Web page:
The fact of the matter is that Canadians are sick of being gouged and having their choices limited when it comes to how they bank, watch TV or use their cellphones.  So what do we do about it?  Well, as in any democratic country, our first inclination is to use our hard-won right to vote to elect leaders who will bring about changes so that our bills will be lower and our choices greater.  Unfortunately, it's not so simple because even our electoral choices are severely restricted by a system that discourages principle-based politics and encourages one-party government.

For those of you who don't know about how our elections work, we have what is called a winner-take-all or first-past-the-post system in which whoever gets the most votes in any riding wins the right to represent the riding in parliament, and whoever wins the most ridings gets to form the government.  As for the folks who didn't vote for the winning candidates in each riding - well, their votes basically don't count.  And since our system rewards parties who can manage to win the most ridings rather than the most votes, what we get are manufactured majority governments.  Yes, that's right.  Stephen Harper and his Conservatives have a majority in the House of Commons, but only because they won the most ridings.  The majority of Canadians did not actually vote the Tories into power.  In fact, Canada is one of the very few countries in the modern, democratic world that still uses this antiquated electoral system (the other two prominent examples are the U.S. and U.K.).  Most other industrialized democracies use proportional representation or some kind of system that mixes proportional representation with geographical representation.  I won't go into details about how these other electoral systems work.  What you really need to know is that in these systems, every vote counts and the popular vote is represented fairly and accurately in national legislatures.  They also produce multiparty systems with many different political groups on both ends of the political spectrum.  Here in Canada, we've historically had to choose between either the Liberals or the Conservatives.  Basically, it's like choosing between dumb or dumber, and it's up to you to decide which is which.  Yes, the NDP is there too, but they've never taken power federally and they never will unless they water down their principles or merge with the Liberals, just like the folks in the Reform Party did when they merged with the Progressive Conservatives to form today's much less principled Conservative Party.  The point is that our electoral system discourages real choice so that we only get to choose from what amount to different shades of the same colour.  Sound familiar?  If it does, it's probably because we have to make the same kind of choice when it comes to how you watch TV, do your banking or use your cellphone.  In other words, whatever choice we're making, we always have to choose from among a few fat cats that at the end of the day are all pretty much the same.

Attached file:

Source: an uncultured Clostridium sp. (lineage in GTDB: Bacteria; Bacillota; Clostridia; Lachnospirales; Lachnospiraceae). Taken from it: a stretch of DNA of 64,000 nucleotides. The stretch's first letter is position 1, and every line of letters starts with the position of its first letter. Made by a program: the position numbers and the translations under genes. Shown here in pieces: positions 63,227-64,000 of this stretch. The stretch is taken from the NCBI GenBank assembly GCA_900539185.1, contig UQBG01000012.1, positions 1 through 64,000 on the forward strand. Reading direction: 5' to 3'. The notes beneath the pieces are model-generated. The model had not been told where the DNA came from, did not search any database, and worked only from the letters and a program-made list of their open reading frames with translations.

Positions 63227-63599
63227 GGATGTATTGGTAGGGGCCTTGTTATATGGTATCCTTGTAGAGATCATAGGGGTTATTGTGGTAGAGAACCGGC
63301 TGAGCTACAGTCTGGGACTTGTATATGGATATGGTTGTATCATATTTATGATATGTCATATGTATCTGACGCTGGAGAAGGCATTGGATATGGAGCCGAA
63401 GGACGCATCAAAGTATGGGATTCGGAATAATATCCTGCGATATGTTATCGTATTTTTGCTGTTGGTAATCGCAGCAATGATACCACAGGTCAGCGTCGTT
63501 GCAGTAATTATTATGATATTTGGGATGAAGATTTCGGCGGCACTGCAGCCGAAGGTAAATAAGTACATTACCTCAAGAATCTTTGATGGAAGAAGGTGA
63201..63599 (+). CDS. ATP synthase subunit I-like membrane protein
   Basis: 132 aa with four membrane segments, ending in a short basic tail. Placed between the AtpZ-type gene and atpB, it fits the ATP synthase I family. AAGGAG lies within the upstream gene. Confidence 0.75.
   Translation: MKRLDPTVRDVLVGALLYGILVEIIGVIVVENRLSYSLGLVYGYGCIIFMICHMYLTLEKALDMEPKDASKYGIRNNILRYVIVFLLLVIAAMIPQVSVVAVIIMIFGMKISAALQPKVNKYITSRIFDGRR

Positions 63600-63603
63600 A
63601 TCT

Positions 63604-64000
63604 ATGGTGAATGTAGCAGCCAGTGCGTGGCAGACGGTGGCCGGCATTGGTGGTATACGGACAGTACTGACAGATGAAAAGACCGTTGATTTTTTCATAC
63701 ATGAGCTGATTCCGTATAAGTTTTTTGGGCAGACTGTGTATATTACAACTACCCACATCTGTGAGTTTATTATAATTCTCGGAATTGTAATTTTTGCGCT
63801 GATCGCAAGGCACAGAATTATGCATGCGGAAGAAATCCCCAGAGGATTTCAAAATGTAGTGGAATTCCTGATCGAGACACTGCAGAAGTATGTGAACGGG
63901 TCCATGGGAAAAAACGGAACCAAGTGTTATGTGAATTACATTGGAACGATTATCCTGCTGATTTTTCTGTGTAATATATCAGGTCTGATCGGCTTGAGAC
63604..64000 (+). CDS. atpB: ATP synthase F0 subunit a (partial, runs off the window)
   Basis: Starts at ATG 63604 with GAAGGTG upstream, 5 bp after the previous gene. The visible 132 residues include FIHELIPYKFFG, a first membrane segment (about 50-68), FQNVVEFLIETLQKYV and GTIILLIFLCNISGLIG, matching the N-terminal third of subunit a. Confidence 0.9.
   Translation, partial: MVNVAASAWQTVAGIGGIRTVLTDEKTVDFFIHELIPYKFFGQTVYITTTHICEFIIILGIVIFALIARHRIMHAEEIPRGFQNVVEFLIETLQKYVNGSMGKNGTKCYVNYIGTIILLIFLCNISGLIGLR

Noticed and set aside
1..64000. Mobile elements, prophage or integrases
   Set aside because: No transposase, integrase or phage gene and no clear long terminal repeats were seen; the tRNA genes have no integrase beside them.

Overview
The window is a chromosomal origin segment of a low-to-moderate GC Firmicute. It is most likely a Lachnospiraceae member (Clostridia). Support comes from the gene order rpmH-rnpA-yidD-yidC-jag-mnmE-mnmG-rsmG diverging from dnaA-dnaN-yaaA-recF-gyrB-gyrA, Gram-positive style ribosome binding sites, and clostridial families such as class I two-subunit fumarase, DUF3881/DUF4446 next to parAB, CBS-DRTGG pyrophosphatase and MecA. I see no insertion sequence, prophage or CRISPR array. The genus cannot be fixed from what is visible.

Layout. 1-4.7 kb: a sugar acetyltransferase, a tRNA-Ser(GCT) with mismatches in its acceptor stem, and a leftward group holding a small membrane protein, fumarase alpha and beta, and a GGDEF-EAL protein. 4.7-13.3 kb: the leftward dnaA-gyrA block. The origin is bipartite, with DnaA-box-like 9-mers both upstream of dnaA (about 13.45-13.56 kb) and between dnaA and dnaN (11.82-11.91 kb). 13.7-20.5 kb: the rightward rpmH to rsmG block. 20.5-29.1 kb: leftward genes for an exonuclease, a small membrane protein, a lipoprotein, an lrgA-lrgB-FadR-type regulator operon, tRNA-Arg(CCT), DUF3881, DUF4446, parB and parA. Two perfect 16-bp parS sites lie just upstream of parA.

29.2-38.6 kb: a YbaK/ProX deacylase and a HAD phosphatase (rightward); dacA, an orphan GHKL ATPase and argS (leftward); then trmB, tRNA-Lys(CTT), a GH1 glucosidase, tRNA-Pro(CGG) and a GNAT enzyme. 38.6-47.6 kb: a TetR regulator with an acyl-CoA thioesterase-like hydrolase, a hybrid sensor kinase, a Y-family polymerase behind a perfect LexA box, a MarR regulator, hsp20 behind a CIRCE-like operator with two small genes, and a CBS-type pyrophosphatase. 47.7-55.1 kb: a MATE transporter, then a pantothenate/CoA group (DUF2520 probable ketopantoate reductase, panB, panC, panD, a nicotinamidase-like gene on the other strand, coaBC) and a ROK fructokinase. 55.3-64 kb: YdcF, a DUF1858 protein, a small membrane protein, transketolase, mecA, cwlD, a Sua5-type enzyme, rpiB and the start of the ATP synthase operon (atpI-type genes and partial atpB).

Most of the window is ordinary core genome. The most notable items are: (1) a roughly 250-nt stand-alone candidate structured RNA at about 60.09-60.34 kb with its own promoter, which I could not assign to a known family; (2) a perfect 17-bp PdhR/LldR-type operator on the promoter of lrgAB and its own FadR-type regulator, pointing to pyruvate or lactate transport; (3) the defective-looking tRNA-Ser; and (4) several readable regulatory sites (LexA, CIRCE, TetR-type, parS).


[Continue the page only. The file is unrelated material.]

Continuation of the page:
Now I know that lately, the folks in both the government and opposition parties have talked about doing things to alleviate the lack of choice that Canadians have to deal with on several fronts.  Hence, for example, new regulations putting an end to those annoying 3-year cellphone contracts.  But these kinds of changes are merely cosmetic.  What Canada needs is more competition so that we have more, better and cheaper options for how we watch TV, use our cellphones, do our banking, buy our booze or elect our politicians.  The question is, will this ever happen?  Will there be a freer market for goods, services and ideas in Canada any time soon?  Not unless we take action.

I wrote this because writing is my way of taking action.  There's no reason why many other people can't do the same thing.  And if writing isn't your thing, there are other things you can do.  For instance, if you don't like government, special interests, or big cable and satellite companies telling you what to watch on TV, cut the cord and stream your TV programs and movies from the internet.  Don't like paying a fortune to the cellphone providers?  Use free or cheaper services, like Skype or WhatsApp.  And if you don't like bank fees, there are a growing number of outlets providing banking services without them.  The point is that there are ways to get around the restrictions placed on our choices.  Do some of these ways involve breaking the law?  Perhaps, but as the great philosopher, Plato once said, those who are just disobey unjust laws, and in my mind, any laws that limit the choices of Canadians without a good reason are clearly unjust.